Elizabeth Cromwell, widow of Oliver, is dying. Her last wish is to get a message to her son Richard, the second Lord Protector, now in exile somewhere on the continent, telling him how to find her secret bequest to him. “Ferrus will help him”, she says. This opening scene launches the fourth in Andrew Taylor’s compelling Marwood and Lovett series.
The Duke of Buckingham again looms large as a ruthless megalomaniac, reliably violent and confident in his invulnerability as a lifelong friend of the king. His sinister enforcers, Veal and Durrell, are plausibly threatening and vicious.
The plot pivots around Richard Cromwell, who has now returned secretly from the continent to recover his mother’s bequest and to see his daughter, also named Elizabeth, who is well realised as an avaricious schemer and yet a caring if increasingly exasperated daughter.
Cromwell, who was known even when in power as Tumbledown Dick or Queen Dick, is a weak character, given to wishful thinking. He is manipulated by Buckingham in an attempt to use the Cromwell name to propel a non-conformist insurrection to undermine the Catholic King Charles II.
James Marwood, or Marworm as Buckingham contemptuously renames him, is forced to resist Buckingham’s plot almost alone. This confrontation drives the well-paced action, which soon involves Catherine Lovett, now Hakesby.
Marwood and Hakesby are both outsiders, open to suspicion as the children of renegades. This creates a bond, reinforced by previous shared adventures but made fragile by mutual misunderstandings. As a result, complications multiply.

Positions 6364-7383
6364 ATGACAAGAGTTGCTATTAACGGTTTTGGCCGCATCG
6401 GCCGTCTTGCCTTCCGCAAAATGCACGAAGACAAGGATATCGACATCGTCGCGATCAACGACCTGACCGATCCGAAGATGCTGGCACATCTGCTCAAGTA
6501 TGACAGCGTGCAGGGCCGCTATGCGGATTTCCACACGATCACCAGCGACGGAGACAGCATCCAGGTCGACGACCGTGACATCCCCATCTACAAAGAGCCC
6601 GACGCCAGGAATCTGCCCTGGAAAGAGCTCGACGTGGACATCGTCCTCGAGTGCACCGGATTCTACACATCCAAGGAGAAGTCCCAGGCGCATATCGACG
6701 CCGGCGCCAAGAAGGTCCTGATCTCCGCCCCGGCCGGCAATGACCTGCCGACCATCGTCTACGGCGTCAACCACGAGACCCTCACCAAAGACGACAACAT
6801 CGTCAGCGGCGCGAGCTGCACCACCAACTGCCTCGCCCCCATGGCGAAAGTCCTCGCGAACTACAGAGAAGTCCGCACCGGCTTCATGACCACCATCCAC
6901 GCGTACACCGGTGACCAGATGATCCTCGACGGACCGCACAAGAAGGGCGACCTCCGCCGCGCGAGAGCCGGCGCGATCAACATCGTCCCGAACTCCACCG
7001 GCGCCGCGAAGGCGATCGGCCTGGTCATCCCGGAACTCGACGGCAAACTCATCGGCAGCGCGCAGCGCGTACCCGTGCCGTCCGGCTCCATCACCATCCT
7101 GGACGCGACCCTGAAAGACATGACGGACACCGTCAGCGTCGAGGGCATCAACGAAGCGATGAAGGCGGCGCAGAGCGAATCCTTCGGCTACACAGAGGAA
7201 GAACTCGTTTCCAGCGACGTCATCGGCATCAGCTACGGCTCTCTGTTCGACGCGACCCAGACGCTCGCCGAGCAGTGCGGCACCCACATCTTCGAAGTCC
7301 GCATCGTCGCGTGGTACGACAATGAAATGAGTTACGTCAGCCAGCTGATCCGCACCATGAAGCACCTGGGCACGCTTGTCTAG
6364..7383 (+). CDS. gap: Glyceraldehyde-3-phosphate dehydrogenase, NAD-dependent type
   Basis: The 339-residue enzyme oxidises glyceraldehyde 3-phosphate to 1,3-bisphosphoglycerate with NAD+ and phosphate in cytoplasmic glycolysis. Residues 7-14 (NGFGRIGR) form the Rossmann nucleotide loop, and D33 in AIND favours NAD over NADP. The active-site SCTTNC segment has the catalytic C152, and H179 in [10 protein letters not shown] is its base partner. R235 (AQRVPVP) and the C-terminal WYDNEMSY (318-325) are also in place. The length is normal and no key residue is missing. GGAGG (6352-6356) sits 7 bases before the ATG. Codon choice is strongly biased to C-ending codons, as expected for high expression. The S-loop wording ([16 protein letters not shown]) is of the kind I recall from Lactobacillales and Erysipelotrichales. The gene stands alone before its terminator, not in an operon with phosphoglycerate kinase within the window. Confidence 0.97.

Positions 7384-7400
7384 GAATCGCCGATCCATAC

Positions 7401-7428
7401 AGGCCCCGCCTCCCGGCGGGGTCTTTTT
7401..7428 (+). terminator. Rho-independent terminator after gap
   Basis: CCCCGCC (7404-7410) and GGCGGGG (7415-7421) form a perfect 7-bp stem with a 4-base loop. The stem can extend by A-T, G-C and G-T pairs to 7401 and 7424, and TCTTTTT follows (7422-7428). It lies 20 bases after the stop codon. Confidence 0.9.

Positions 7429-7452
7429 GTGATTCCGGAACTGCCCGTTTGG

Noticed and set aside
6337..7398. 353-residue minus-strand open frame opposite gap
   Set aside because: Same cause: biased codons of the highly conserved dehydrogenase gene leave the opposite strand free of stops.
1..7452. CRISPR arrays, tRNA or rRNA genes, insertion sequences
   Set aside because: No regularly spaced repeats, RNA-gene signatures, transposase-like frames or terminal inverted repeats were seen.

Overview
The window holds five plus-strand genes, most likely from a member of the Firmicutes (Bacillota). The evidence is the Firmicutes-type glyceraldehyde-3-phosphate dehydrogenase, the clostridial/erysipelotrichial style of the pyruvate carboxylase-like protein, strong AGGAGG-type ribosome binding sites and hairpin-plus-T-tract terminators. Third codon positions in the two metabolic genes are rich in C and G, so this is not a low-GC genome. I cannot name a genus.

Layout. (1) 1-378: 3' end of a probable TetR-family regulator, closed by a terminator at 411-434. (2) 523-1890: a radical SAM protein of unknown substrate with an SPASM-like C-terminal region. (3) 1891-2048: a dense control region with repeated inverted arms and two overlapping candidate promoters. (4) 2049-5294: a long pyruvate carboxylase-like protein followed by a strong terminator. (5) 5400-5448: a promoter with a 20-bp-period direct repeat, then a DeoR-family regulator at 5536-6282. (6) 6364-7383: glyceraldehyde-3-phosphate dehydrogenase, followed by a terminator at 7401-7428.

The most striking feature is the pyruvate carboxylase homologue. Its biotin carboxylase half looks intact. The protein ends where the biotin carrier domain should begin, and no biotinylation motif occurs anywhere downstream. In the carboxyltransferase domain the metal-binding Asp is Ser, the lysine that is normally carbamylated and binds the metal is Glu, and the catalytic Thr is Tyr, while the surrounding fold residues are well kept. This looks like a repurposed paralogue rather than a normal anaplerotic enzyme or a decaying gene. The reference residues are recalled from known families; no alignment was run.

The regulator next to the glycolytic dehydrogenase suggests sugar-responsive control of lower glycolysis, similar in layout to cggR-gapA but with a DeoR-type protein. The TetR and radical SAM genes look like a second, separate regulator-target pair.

Marwood is an engaging hero, by turns naïve, determined, fearful and tactically clever, but capable of violent action in extremis. As a court official, he is a master of managing upwards, while keeping his counsel and acting as he sees fit.
While Marwood is the chief actor, Catherine Hakesby is the more convincing human character. She is clear-sighted, courageous and determined, fighting to overcome the handicap of being a woman. She is both interesting and admirable, as well as nobody’s fool.
Ferrus, introduced by the widow Elizabeth in the opening scene, is a memorable supporting character. Effectively a slave, destitute of mind and body, he is used at the opening of each chapter to sustain an aura of mystery and to hint at the brutishness of life at the bottom in Restoration London. In the end, as Elizabeth foretold, Ferrus does help.
There is a strong sense of place, with all the action being concentrated in familiar parts of London, reinforced by an almost Dickensian cast of minor characters like Pheebs, Reeves, Wanswell, Merton and Madam Cresswell, as well as Ferrus.
The narrative is engrossing from the start and builds steadily to a gripping climax and a deft, satisfying denouement. The final scene is beautifully staged to pause this most enjoyable saga ready for the next instalment.